The hyperconnected part is certainly true.  Millennials are much more likely to have a smartphone,  and -- jawdroppingly -- on an average day they interact with it much more than with anyone else, even their parents or significant other.  

Things get really interesting when it comes to health.  Millennials are often viewed as not very interested in health care, but it is the second most important social issue for them, right after education and ahead of the economy. 

deep dive on millennials and health care by the Transamerica Center for Health Studies had some results that also don't necessarily fit the stereotypes. Taking care of their health was tied with getting/keeping a job as their top priority. 70% have been to a doctor's office within the last year, although for minor issues they're more likely to head to urgent care/a retail clinic. When it comes to getting health information, this supremely digital generation still relies most heavily on health care professionals and friends/family (especially their mothers!).

There has been a dramatic drop in being uninsured -- 11% versus 23% as recently as 2013 -- but millennials don't like much about health insurance.  They feel much more informed about their health and how to improve it than they do about how to find health care services or their health insurance options.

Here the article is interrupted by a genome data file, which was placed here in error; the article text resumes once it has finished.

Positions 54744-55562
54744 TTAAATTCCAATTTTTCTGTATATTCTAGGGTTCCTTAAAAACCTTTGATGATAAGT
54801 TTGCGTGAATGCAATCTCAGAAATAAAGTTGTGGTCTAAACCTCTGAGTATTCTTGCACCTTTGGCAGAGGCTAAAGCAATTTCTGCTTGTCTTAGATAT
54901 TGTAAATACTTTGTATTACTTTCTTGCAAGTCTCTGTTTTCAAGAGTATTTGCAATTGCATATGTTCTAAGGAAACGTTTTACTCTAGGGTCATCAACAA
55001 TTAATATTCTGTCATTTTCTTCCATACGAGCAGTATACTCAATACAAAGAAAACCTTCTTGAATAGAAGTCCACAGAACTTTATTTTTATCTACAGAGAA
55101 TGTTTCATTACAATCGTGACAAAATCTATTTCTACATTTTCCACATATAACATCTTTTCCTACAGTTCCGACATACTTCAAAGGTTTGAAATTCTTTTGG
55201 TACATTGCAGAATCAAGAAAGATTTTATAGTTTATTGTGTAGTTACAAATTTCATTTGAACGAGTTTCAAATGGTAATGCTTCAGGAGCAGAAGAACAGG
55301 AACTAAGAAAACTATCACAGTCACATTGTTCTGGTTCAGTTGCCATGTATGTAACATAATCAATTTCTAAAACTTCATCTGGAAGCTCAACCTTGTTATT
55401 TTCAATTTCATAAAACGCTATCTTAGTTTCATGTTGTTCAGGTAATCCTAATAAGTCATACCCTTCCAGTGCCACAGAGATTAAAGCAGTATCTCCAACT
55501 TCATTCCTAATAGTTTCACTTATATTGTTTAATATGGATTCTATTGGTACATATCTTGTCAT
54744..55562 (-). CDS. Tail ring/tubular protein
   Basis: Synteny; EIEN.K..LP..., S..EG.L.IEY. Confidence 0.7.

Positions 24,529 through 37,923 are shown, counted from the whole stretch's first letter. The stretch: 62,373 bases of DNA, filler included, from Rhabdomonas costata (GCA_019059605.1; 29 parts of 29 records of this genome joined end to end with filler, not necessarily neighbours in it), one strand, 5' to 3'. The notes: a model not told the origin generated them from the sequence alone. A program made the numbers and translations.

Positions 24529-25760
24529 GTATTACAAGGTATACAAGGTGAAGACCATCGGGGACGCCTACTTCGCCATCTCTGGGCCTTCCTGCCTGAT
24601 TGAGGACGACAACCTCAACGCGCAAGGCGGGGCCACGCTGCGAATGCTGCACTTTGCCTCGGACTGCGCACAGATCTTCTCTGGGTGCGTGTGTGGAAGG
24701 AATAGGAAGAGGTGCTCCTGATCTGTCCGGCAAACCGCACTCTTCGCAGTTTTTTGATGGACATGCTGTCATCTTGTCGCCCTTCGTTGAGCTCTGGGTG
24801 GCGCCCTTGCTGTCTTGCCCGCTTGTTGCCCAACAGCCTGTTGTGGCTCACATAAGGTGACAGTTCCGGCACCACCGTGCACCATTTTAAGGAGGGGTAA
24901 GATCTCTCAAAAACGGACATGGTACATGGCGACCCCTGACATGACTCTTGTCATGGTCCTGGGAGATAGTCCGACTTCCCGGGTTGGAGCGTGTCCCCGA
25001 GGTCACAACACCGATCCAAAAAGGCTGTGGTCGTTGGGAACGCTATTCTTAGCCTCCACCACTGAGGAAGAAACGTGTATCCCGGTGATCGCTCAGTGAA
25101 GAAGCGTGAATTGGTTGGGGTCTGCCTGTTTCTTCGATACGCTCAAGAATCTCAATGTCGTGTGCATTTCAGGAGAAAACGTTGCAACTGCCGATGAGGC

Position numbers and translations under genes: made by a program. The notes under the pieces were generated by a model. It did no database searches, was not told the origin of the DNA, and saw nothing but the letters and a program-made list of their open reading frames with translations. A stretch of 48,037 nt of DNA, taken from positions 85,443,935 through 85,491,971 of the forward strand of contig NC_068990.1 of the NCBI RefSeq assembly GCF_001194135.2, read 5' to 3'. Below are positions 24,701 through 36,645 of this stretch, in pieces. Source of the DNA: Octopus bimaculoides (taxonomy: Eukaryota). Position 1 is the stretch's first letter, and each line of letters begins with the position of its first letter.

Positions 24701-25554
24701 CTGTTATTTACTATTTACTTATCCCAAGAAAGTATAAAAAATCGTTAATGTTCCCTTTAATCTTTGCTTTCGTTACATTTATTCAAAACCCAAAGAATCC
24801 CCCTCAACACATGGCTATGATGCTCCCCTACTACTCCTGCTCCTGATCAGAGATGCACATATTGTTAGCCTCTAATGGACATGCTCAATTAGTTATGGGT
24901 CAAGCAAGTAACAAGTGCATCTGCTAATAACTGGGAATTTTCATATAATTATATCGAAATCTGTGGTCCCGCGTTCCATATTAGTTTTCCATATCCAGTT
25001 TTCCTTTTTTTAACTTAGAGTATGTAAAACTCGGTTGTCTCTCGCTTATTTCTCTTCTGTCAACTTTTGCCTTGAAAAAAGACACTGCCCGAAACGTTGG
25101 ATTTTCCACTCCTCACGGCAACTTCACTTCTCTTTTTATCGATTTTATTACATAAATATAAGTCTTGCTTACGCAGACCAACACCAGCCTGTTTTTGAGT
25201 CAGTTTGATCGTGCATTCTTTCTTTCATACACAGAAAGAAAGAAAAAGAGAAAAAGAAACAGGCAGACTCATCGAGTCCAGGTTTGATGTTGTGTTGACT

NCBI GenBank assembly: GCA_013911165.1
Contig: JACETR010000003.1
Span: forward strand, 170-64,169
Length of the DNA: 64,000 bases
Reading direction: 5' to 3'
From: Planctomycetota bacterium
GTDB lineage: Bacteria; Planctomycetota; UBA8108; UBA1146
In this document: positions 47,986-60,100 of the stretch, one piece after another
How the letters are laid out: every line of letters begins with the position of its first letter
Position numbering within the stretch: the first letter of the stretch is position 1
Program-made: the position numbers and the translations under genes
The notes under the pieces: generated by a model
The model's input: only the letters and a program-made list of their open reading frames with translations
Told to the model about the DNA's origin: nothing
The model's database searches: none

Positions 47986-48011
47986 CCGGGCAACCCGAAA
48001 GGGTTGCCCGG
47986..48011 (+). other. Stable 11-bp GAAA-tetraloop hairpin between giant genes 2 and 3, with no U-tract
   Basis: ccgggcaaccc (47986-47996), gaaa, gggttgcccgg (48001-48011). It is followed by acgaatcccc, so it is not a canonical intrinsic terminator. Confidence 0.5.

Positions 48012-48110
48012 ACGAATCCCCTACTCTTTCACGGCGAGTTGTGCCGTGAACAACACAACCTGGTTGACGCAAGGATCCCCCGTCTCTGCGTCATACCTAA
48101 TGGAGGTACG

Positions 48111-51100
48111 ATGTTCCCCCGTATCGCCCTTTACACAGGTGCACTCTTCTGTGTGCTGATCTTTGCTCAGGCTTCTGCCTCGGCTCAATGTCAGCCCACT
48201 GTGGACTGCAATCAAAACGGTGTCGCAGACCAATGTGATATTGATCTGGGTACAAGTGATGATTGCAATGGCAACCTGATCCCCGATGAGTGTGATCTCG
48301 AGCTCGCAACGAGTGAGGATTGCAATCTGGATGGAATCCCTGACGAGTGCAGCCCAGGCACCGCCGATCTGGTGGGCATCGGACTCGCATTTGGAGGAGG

Perhaps that is why two-thirds have never comparison shopped for health insurance.

Lastly, TCHS found that millennials rate affordability as the most important aspect of the health care system, but many don't find it affordable.  About 20% can't afford routine health expenses, even though millennials' median health expenses are under $100 per month.  Nearly half have skipped care to reduce their expenses. Similarly, most millennials view monthly premiums over $200 as unaffordable.

If there is a key difference with millennials' health care, it may be in their emphasis on technology.  A report from Salesforce.com found that 76% of millennials valued online reviews in choosing a doctor, and 73% want doctors to use mobile devices during appointments to share information. 60% are interested in telehealth options in lieu of office visits.

It is perhaps no wonder millennials are turning to technology when it comes to their health.  They highly value face time with their doctor, but they may not be getting it.  According to the Salesforce report, 40% of millennials don't think their primary care doctor would recognize them on the street. 

Many of us might suspect the same thing, and that should trouble us all.

When it comes to health care, as with many other aspects of life, it may be less that millennials are different in what they want as it is that they're quicker to adopt newer options for getting it.  The rest of us should learn from that, not shake our heads at it.

This post is an abridged version of the posting in Kim Bellard’s blogsite. Click here to read the full posting